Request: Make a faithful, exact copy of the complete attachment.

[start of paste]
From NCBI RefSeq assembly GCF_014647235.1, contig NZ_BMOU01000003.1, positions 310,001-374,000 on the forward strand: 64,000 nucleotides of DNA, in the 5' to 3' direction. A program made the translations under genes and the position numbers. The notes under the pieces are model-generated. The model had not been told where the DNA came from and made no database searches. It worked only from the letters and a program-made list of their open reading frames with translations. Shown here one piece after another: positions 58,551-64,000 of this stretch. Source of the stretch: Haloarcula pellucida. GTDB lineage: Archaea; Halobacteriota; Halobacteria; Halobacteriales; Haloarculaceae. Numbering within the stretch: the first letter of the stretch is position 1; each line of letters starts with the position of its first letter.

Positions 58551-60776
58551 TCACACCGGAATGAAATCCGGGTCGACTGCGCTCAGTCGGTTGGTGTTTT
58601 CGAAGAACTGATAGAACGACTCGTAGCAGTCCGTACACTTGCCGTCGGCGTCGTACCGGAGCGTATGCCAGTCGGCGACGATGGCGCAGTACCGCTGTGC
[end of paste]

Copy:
From NCBI RefSeq assembly GCF_014647235.1, contig NZ_BMOU01000003.1, positions 310,001-374,000 on the forward strand: 64,000 nucleotides of DNA, in the 5' to 3' direction. A program made the translations under genes and the position numbers. The notes under the pieces are model-generated. The model had not been told where the DNA came from and made no database searches. It worked only from the letters and a program-made list of their open reading frames with translations. Shown here one piece after another: positions 58,551-64,000 of this stretch. Source of the stretch: Haloarcula pellucida. GTDB lineage: Archaea; Halobacteriota; Halobacteria; Halobacteriales; Haloarculaceae. Numbering within the stretch: the first letter of the stretch is position 1; each line of letters starts with the position of its first letter.

Positions 58551-60776
58551 TCACACCGGAATGAAATCCGGGTCGACTGCGCTCAGTCGGTTGGTGTTTT
58601 CGAAGAACTGATAGAACGACTCGTAGCAGTCCGTACACTTGCCGTCGGCGTCGTACCGGAGCGTATGCCAGTCGGCGACGATGGCGCAGTACCGCTGTGC